Along the traditional hero’s journey, the hero often meets a Shapeshifter character archetype. Shapeshifters can be cursed into a different form, like the Beast from Beauty and the Beast, or they can be born with transfiguring capabilities, like Mystique from X-Men. Let’s examine the roles of the Shapeshifter character archetypes in Harry Potter & The Sorcerer’s Stone, Twilight, and The Hunger Games.
In mythology the Tuatha De Danann are believed to be shapeshifters. This could be thought of in terms of having the ability to alter the perception of another individual; making one believe that reality is different from what is actually going on. Shapeshifters are also known as changelings.
3 Roles of the Shape Shifter Character Archetype (and how to write this character into your novel just like Harry Potter & The Hunger Games)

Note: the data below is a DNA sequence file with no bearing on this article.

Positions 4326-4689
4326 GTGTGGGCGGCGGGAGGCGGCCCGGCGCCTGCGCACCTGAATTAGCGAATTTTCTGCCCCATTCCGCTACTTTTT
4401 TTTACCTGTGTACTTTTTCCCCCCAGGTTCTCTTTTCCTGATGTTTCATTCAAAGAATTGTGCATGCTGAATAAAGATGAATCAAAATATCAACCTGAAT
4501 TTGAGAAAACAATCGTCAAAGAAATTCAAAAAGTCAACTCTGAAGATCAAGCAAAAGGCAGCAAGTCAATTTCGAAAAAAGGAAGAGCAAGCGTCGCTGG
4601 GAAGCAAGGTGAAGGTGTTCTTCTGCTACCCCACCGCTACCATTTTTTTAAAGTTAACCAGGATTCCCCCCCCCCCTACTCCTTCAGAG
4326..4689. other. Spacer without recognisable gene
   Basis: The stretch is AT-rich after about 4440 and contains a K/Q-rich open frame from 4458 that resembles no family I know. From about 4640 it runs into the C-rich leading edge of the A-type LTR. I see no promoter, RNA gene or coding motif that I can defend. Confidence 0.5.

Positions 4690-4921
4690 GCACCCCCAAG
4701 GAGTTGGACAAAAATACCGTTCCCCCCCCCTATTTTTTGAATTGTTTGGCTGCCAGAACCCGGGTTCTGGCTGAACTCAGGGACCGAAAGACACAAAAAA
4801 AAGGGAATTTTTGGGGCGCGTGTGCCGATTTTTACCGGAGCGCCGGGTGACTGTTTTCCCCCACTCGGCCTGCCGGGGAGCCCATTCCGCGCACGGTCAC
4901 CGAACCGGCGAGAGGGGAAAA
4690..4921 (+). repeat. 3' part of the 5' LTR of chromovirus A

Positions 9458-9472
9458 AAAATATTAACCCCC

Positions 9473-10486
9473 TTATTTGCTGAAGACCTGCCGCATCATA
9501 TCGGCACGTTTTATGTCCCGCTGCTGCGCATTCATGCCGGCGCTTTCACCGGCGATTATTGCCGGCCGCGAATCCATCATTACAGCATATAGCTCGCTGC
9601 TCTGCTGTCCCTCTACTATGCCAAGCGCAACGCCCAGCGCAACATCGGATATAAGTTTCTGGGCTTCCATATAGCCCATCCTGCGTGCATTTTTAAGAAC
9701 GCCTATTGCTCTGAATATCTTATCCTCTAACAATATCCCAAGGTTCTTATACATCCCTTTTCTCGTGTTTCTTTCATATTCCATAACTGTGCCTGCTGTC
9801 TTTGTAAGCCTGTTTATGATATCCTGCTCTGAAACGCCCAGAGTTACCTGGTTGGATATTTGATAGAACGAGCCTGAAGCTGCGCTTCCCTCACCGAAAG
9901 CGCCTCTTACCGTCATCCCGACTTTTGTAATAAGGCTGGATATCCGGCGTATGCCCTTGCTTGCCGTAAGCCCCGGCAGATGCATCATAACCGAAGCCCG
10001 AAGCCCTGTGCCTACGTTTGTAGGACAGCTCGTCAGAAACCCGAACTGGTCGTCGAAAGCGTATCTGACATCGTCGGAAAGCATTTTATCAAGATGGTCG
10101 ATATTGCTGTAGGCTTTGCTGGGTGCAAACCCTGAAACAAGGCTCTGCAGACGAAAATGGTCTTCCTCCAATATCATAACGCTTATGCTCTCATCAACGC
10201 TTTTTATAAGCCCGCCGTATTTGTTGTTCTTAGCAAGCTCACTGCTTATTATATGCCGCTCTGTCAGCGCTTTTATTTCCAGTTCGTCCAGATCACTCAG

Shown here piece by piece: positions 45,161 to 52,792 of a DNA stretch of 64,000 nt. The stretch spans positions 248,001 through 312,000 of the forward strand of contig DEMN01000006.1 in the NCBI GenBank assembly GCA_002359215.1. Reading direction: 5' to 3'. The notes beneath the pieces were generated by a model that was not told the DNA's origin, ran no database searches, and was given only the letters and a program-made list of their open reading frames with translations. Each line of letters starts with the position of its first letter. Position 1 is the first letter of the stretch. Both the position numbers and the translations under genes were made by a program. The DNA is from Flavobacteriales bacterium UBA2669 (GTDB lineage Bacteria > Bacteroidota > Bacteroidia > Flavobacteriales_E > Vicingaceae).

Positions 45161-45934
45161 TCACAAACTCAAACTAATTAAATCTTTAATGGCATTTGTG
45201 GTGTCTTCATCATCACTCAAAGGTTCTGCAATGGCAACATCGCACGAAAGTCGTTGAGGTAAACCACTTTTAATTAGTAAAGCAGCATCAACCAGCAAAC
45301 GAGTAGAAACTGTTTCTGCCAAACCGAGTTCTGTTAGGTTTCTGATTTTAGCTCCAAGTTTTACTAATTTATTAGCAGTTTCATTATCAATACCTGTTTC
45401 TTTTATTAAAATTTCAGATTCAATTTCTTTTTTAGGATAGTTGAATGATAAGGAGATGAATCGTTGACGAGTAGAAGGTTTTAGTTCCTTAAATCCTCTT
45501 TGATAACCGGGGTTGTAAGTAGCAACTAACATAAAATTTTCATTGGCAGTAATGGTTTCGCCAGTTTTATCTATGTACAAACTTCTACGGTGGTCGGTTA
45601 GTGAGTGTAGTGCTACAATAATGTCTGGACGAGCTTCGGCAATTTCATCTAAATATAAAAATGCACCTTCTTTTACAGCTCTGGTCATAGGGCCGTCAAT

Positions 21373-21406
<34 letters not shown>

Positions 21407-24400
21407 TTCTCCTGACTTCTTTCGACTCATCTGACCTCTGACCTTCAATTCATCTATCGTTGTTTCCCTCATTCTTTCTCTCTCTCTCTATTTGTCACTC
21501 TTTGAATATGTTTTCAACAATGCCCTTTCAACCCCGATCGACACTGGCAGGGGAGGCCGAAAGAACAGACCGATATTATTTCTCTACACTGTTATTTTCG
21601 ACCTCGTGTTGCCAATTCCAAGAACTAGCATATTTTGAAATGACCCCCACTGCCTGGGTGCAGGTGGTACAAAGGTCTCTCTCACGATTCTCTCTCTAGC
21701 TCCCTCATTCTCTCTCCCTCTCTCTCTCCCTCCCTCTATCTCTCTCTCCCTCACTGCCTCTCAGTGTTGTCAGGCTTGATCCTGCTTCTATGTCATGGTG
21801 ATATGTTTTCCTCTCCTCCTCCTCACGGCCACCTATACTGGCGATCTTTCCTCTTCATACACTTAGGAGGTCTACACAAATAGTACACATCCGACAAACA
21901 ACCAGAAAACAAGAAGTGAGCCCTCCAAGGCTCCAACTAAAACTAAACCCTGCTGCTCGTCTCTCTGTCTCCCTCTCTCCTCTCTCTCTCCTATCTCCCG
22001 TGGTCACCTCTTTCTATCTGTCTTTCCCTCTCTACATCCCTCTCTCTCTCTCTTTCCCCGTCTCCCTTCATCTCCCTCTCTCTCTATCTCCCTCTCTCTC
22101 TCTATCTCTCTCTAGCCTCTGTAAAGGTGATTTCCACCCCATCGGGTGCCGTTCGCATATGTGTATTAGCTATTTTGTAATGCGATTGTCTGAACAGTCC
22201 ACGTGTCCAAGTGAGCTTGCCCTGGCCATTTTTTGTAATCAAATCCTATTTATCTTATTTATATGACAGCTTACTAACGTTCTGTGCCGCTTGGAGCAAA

(The Shapeshifter's Secret #1) Like any sixteen-year-old, Julia's used to dealing with problems. From her overprotective father to her absent mother to a teacher who definitely has it in for her. But everything changes when Julia's reactions become oddly vicious and angry---more animal than human. This action-packed adventure has it all: humor, romance, and a plot that will keep you guessing to the very last page . . . 3.4 stars
As a fantasy, the Shapeshifter lets the reader escape the everyday world. As a “two-faced” mechanism, the Shapeshifter helps show the character’s inner conflict or unease about certain situations. And as a punishment, the The Shapeshifter adds some much needed oomph to the stakes. We know authors love the Shapeshifter archetype because the character appears in sequels too– think Polyjuice Potion in subsequent Harry Potter novels and the werewolves in the Twilight Saga.
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